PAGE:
Home / Featured / Iron Bowl Earthquake? ‘Suspicious’ seismic activity registered Saturday as far away as Huntsville correlates to Auburn’s last second touchdown to beat Alabama

Iron Bowl Earthquake? ‘Suspicious’ seismic activity registered Saturday as far away as Huntsville correlates to Auburn’s last second touchdown to beat Alabama

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It measured 0:01 on the Richter Scale: Here’s Dr. Steve Jones seismometer reading from Saturday. Congrats, Auburn fans. You have yourselves a new Earthquake Game.

Until Saturday, a football game had never been won on field goal attempt returned 100-yards for a touchdown. So the final play of the Iron Bowl broke new ground, figuratively speaking. And maybe kinda literally.

On Monday night, at the end of his report that a Seattle Seahawks home game had again registered on the Richter Scale, NBC Nightly News anchor Brian Williams said: “Of course you can’t help but wonder what seismologists might have found had they been measuring for vibrations Saturday night in Auburn, Ala.”

Steve Jones wondered the same thing. So he decided to check.

Jones, a NASA electrical engineer, has a vertical-sensing seismometer that he built himself in the basement of his Huntsville home, the same kind of equipment found in earthquake monitoring stations across the globe. Jones, who maintains the website AlabamaQuake.com—al.com wrote about his hobby last year—has been keeping tabs on tectonics for years and calls himself an “advanced amateur” seismologist. And he is pretty advanced. The 9.1 to 9.3 magnitude 2004 Indian Ocean tremor? He picked that one up fine. Same goes for the 2.9 quake in Walker County last year.

And same goes for whatever that was over the weekend.

Jones says his equipment detected a “suspicious” seismic signature beginning at some point between 6:25 and 6:27 p.m. and lasting for approximately 45 minutes.

What time did that eternal second tick off the Iron Bowl clock?

6:25 p.m.

(Can’t see the video? Try here.)

While Jones can’t say for certain that the massive celebration that erupted as Sports Illustrated cover boy Chris Davis broke into the clear on his jaw-dropping end zone to end zone touchdown dash produced the signature, he says the time stamp could certainly suggest it. He also says the blip definitely “looks man-made.”

“Looking at the overall envelope of the peaks in the data… something does seem to begin an appearance at about 6:25 to 6:27 pm, continuing through about 7:13 p.m,” Jones says. “Also, something appears to have occurred just after 6:19 pm, continuing for about 3 minutes.”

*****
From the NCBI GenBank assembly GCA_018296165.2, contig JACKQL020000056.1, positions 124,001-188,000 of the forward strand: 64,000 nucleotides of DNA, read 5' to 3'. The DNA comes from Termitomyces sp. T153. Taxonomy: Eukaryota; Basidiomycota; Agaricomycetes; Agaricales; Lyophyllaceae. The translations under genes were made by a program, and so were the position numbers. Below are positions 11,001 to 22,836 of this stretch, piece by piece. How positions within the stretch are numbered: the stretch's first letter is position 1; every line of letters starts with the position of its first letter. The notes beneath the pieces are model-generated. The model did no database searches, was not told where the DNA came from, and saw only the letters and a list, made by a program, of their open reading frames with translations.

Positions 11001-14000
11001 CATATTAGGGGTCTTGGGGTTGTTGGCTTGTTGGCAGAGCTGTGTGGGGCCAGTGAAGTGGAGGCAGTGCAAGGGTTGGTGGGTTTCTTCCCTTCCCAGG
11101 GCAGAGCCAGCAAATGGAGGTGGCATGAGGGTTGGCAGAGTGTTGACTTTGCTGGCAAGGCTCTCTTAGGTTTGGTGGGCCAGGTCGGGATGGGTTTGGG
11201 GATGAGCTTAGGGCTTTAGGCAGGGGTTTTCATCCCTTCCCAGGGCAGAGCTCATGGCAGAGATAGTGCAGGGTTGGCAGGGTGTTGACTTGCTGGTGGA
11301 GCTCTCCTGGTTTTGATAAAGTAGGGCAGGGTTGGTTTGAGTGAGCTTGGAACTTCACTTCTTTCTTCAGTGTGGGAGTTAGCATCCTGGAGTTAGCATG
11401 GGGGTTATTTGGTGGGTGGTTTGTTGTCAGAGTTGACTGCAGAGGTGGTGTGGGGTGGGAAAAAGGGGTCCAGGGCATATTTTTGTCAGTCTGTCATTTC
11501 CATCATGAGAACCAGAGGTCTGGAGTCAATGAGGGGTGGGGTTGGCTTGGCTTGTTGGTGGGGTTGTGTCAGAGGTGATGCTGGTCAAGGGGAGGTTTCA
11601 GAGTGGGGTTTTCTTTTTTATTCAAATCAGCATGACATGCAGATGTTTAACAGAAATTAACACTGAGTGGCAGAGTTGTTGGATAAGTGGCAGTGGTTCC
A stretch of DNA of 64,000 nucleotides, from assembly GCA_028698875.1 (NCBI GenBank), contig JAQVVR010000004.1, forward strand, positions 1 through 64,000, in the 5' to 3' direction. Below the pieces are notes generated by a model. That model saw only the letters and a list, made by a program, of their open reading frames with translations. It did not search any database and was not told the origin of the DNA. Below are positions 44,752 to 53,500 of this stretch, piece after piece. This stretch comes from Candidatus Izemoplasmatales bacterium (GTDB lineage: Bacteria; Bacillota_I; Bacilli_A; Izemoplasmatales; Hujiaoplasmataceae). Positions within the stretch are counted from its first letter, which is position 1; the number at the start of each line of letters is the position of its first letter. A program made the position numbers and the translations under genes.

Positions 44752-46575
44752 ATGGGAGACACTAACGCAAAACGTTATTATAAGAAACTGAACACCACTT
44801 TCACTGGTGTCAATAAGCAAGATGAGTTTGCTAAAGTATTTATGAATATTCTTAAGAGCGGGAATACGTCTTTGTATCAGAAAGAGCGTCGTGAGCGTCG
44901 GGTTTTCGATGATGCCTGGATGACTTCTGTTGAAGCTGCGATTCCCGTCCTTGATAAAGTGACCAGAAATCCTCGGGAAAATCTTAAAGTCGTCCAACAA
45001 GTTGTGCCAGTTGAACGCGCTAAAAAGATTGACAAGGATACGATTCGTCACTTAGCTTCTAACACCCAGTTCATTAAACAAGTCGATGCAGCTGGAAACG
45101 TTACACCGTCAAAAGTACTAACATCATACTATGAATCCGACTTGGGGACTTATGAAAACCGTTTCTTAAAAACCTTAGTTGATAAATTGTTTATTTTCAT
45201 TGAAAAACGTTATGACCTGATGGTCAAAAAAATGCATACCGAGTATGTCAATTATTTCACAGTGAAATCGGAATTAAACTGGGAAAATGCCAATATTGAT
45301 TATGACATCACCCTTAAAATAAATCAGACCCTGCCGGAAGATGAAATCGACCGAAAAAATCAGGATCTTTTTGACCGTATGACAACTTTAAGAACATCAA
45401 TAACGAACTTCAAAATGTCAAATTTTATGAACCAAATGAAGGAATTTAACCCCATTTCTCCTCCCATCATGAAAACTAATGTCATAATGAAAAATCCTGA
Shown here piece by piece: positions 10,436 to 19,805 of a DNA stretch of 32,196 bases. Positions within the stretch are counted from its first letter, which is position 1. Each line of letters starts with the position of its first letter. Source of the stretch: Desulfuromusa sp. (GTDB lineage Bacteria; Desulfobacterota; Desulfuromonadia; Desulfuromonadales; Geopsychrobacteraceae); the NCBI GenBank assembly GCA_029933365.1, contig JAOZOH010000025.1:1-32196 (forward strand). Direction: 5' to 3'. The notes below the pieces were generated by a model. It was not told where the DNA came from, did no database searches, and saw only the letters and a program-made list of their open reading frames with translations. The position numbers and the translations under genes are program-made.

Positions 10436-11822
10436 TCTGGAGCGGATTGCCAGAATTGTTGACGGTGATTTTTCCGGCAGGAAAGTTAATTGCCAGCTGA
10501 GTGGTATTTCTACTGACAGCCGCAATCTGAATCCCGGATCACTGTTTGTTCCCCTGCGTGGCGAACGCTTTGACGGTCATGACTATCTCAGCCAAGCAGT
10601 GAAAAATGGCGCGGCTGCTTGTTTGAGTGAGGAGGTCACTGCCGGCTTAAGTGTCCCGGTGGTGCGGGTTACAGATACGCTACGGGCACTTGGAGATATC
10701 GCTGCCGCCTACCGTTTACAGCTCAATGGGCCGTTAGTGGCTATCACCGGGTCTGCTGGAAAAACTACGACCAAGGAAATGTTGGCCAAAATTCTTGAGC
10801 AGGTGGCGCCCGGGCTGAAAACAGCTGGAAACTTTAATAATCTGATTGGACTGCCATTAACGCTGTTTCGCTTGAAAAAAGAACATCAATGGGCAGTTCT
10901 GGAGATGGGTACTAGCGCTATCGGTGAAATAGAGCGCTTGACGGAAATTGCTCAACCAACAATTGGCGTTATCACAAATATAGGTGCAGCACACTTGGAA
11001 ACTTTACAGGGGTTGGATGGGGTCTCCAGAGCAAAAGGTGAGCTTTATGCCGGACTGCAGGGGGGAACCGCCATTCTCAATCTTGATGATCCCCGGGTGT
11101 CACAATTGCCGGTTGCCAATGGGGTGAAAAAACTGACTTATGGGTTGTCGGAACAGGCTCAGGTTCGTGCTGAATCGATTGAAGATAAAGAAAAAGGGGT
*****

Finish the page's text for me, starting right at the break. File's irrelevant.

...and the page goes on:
Perhaps a game-tying touchdown?

Jones’ isn’t the only seismometer that registered noticeable “noise” around the ending of what pretty much everyone with a major television network talk show agrees is the greatest football game ever. A heliplot coming from a seismic station in Brewton that reports to the Geological Survey of Alabama also picked up on something mysterious at around the time the game ended.

“The BRAL (Brewton) station in south Alabama is probably the closest one to Auburn and looks like a lot of noise during that time, especially near the end at about 6:23.”

What could explain the two minute-ish discrepancy? Why, seismic surface wave travel times, of course.

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A readout from a seismic station in Brewton, Ala. Those heavy blue squiggles correlate to the Iron Bowl kickoff time—2:30 p.m.—in Jordan-Hare Stadium. And hose heavy red squiggles look a lot like Chris Davis.

“A station in Huntsville seems to have also picked up some vibration noise near the end of the game, too,” says the GSA’s Dr. Sandy Ebersole.”If a touchdown or major play also occurred about that same time (as the heavy red—the irony!—squiggles start jumping), the chances are the BRAL station is recording the vibration noise from the football game then.”

The Brewton station also registered extra activity at around 2:30 p.m. You know, kickoff…

Lorraine Wolf, a professor of Geophysics at Auburn, says she would be surprised to see seismic activity from Auburn detected as far away as Huntsville, but admits that it’s possible. She says that if AU had monitoring equipment on campus, the movement created by the game definitely would have registered as mild earthquake. “We don’t curently have an operating station here. We used to have one at (Auburn) high school.”

Wolf said it would impossible to exactly determine the epicenter of whatever event registered in Huntsville and Brewton until the numbers from every reporting station are crunched.

But there are at least 87,451 people who would probably tell you there’s really no need to check.

More OMG Iron Bowl:

* Cremated remains found in Jordan-Hare Stadium after Iron Bowl
* Cam Newton ‘War Eagles’ throughout his post-game press conference Sunday after Iron Bowl
* New York Post: Iron Bowl ending ‘greatest in the history of sports’
* Pensacola bridge completely covered in Auburn graffiti after Iron Bowl
* Highlights, Iron Bowl, Highlights
* Watch Rod Bramblett, Stan White and the Auburn radio broadcast booth react to the final play
* Hear Rod and Eli back to back

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About Jeremy Henderson

Jeremy Henderson is the editor of The War Eagle Reader and co-host of Rich and Jeremy in the Mornings on Wings 94.3 FM in Auburn. Follow him on Twitter: @wareaglereader / @jerthoughts / @RichandJeremy

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